[Note N1]: The modes of which Man consists are ideas, differentiated as Opinion, true Belief, and clear and distinct Knowledge, produced by objects, each in its own way.
belief (which belief arises either from experience, or from hearsay), (2) or, in the second place, we acquire them by way of a true belief, (3) or, thirdly, we have them as the result of clear and distinct conception.
The first is commonly subject to error.
The second and third, however, although they differ from one another, cannot err.
[Note N1]: These ideas of this Belief are put first on page [ST202]; here and there they are also called opinion, which they really are.
Some one [N1] has just heard it said that if, in the Rule of Three, the second number is multiplied by the third, and then divided by the first, a fourth rumber will then be obtained which has the same relation to the third as the second has to the first. And notwithstanding the possibility that he who put this before him might have been lying, he still made his calculations accordingly, and he did so without having acquired any more knowledge of the Rule of Three than a blind man has of colour, so that whatever he may have said about it, he simply repeated as a parrot repeats what it has been taught.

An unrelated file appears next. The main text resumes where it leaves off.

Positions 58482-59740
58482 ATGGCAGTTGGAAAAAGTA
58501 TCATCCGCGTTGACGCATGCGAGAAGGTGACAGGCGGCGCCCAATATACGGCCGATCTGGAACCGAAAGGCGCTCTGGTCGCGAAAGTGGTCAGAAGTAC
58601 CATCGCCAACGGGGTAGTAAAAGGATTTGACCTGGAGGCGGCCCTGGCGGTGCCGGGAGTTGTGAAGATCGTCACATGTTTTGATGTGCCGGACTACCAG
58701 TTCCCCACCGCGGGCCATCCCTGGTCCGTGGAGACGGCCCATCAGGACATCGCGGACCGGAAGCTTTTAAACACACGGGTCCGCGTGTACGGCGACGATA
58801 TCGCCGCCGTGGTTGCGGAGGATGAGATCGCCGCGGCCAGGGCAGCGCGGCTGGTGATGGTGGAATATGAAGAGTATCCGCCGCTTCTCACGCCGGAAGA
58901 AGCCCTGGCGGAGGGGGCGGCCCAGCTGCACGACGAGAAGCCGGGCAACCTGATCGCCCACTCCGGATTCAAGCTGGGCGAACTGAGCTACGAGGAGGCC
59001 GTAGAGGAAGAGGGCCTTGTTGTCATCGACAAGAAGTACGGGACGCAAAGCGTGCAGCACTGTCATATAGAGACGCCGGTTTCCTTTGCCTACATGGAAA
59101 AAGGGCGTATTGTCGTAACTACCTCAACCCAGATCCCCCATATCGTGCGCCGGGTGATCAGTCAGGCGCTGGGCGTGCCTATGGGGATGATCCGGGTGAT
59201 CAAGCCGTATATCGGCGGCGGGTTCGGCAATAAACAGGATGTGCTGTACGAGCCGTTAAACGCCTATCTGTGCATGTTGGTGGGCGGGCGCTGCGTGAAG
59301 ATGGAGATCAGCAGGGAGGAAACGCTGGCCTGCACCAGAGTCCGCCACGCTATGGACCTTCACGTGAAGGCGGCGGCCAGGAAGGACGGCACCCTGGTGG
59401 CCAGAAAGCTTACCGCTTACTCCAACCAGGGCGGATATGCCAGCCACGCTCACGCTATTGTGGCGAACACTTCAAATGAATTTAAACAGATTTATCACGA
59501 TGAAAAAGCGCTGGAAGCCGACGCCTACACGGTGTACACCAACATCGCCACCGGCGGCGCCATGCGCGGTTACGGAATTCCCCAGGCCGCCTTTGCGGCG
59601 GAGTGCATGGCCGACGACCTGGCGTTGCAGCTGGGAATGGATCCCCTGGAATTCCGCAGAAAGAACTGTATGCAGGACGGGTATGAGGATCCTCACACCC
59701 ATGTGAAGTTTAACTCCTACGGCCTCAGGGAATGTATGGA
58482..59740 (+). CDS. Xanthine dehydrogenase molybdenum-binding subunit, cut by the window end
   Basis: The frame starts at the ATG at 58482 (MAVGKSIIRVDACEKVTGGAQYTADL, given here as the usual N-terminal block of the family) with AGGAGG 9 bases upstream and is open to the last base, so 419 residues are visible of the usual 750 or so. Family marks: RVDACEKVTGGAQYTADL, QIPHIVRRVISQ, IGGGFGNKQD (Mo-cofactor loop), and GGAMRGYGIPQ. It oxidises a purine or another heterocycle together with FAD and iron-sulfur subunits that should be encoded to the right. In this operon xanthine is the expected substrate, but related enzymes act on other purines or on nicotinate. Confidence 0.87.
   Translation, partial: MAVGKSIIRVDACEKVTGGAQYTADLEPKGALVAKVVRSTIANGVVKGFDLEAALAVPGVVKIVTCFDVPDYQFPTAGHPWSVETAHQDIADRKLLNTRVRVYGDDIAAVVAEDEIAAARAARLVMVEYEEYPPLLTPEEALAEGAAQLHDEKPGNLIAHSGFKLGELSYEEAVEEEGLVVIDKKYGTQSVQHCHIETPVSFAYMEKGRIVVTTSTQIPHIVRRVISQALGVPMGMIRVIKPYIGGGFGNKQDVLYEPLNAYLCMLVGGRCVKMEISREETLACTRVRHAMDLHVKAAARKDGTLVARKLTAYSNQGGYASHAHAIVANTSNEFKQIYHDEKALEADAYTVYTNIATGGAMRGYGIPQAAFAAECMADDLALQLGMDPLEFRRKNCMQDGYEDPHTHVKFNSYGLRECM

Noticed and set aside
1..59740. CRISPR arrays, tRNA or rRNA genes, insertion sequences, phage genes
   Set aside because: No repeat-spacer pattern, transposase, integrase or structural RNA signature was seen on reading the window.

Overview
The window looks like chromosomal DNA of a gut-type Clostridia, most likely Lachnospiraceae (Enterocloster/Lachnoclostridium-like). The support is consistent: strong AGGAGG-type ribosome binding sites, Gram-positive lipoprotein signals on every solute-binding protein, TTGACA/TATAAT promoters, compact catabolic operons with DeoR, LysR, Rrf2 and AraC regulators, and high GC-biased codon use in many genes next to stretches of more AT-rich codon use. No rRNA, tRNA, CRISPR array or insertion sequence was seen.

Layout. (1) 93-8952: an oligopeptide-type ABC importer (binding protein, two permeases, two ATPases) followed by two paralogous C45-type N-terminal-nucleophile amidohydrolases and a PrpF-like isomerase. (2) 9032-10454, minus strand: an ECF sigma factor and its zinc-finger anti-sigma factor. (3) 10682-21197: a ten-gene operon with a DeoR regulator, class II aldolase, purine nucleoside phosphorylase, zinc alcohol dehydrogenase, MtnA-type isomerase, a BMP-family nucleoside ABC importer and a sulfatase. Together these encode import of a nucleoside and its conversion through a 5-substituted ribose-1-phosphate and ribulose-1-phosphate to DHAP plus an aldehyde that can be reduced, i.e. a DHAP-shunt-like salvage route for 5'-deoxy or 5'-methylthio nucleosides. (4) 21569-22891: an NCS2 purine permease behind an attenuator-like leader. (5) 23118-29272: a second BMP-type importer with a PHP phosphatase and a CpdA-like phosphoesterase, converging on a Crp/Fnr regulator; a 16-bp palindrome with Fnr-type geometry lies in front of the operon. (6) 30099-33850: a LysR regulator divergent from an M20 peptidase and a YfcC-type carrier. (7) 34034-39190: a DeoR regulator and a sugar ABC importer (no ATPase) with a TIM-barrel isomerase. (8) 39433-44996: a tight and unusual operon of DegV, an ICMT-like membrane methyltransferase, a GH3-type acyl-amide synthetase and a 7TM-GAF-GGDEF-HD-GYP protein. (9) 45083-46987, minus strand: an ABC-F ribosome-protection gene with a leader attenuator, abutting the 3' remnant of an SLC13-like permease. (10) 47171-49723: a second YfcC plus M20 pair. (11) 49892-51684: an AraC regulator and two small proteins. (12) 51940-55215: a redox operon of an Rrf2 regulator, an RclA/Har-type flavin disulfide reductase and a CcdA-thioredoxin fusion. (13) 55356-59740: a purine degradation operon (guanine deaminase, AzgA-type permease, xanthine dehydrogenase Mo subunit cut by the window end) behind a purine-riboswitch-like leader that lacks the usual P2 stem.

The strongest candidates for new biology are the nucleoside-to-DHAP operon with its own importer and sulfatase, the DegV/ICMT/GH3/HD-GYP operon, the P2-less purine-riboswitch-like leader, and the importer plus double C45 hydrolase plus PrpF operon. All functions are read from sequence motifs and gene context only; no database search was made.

[Note N1]: This one merely forms an opinion, or, as is commonly said, believes through hearsay only. [B omits this note.]
[Note N1]: This one thinks or believes not simply through hearsay, but from experience: and these are the two kinds of people who have [mere] opinions. [B omits this note.]
[Note N1]: This one is certain through true belief, which can never deceive him, and he is properly called a believer.
[Note N1]: But this last one is never [merely] of opinion, nor a [mere] believer, but sees the things themselves, not through something else, but through the things themselves.
[Note N2]: A: "and"; B: "in."
[Note N3]: B adds here, in the body of the text, the substance of the above two notes on the third and fourth kinds of knowledge.